Protein kinase C delta activation and translocation to the nucleus are required for fatty acid-induced apoptosis of insulin-secreting cells.
Eitel K., Staiger H., Rieger J., Mischak H., Brandhorst H., Brendel MD., Bretzel RG., Häring HU., Kellerer M.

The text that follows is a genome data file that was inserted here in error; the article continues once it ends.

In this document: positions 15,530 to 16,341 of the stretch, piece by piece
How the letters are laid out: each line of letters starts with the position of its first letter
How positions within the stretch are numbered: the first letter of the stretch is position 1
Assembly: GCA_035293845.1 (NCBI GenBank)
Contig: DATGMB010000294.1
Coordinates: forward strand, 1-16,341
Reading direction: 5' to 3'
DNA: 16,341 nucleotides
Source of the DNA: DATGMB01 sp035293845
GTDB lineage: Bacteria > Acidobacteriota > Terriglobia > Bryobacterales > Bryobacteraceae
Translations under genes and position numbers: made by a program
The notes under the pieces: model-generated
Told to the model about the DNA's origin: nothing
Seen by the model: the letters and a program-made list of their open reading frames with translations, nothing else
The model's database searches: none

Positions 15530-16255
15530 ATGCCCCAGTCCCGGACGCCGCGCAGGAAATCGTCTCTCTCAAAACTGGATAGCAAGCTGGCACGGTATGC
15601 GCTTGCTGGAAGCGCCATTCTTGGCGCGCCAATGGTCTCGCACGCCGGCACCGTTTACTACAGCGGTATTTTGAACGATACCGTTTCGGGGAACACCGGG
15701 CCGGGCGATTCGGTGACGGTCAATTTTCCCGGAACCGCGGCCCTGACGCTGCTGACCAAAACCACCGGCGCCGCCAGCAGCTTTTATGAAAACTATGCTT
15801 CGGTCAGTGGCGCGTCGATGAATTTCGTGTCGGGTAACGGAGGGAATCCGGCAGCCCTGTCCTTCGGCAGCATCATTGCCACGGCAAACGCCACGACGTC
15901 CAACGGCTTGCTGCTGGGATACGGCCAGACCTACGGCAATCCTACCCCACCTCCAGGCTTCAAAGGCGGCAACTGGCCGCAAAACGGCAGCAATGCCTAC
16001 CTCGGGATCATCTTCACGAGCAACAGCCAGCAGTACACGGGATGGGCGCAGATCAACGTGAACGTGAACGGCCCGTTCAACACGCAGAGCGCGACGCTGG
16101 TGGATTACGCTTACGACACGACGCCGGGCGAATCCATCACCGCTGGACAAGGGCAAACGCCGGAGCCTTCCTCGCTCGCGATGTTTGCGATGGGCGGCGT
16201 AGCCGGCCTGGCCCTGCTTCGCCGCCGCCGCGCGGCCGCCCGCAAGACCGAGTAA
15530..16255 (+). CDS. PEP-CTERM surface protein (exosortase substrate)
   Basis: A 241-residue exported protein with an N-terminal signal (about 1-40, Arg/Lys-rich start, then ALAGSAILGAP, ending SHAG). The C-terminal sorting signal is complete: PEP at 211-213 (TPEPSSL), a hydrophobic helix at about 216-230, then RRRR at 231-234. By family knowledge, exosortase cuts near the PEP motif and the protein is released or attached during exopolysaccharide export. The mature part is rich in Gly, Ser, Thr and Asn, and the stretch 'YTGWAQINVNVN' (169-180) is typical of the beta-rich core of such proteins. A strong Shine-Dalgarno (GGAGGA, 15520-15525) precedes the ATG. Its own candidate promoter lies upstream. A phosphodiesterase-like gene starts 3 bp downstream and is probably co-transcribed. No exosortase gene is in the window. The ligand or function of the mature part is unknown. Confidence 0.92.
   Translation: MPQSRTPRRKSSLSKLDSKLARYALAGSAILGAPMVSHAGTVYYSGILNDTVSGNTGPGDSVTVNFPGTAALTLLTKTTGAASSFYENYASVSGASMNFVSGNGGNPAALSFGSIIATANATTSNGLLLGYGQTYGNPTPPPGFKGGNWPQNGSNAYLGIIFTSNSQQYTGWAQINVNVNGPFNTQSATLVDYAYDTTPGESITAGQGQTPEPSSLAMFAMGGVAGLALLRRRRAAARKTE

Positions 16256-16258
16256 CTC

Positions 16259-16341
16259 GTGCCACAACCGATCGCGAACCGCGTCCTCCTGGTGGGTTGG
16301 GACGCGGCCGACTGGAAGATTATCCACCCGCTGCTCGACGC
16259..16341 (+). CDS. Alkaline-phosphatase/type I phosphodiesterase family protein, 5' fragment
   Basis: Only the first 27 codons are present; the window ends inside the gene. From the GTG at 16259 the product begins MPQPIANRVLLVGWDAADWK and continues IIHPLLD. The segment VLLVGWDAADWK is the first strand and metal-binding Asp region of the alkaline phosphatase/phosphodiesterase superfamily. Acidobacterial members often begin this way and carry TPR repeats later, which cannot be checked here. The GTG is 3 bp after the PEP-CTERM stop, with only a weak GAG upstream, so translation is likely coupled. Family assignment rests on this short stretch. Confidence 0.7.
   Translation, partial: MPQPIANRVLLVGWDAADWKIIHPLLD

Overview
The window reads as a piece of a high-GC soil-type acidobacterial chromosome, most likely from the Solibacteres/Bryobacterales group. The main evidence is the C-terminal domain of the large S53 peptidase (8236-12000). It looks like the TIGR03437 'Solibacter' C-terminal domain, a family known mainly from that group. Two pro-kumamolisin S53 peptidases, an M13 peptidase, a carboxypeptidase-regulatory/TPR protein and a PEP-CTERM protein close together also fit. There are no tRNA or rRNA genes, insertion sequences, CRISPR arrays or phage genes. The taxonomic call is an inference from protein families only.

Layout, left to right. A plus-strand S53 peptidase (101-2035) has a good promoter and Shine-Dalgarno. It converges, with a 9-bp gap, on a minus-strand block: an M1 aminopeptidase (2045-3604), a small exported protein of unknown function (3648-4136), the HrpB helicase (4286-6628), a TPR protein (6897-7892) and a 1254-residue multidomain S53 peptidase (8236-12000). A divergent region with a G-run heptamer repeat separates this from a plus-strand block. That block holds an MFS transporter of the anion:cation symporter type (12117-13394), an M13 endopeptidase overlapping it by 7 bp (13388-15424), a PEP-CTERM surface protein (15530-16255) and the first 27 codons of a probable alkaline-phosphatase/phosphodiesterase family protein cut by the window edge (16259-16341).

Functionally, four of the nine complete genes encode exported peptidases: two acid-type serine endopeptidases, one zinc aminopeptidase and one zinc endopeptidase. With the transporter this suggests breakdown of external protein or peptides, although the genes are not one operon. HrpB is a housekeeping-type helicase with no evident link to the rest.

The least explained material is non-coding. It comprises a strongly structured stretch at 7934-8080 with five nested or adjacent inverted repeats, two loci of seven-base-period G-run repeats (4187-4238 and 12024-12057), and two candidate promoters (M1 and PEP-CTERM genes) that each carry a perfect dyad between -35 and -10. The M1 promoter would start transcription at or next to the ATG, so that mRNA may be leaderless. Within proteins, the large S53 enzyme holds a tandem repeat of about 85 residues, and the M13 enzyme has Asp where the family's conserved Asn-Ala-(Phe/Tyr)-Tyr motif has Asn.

Insulin resistance as well as pancreatic beta-cell failure can be induced by elevated free fatty acid (FFA) levels. We studied the mechanisms of FFA-induced apoptosis in rat and human beta-cells. Chronic treatment with high physiological levels of saturated fatty acids (palmitate and stearate), but not with monounsaturated (palmitoleate and oleate) or polyunsaturated fatty acids (linoleate), triggers apoptosis in approximately 20% of cultured RIN1046-38 cells. Apoptosis restricted to saturated FFAs was also observed in primary cultured human beta-cells, suggesting that this mechanism is potentially relevant in vivo in humans. To further analyze FFA-induced signaling pathways leading to apoptosis, we used RIN1046-38 cells. Apoptosis was accompanied by a rapid (within 15 min) nuclear translocation of protein kinase C (PKC)-delta and subsequent lamin B1 disassembly. This translocation was impaired by the phospholipase C inhibitor U-73122, which also substantially reduced apoptosis. Furthermore, lamin B1 disassembly and apoptosis were decreased by cell transfection with a dominant-negative mutant form of PKC-delta. These data suggest that nuclear translocation and kinase activity of PKC-delta are both necessary for saturated fatty acid-induced apoptosis.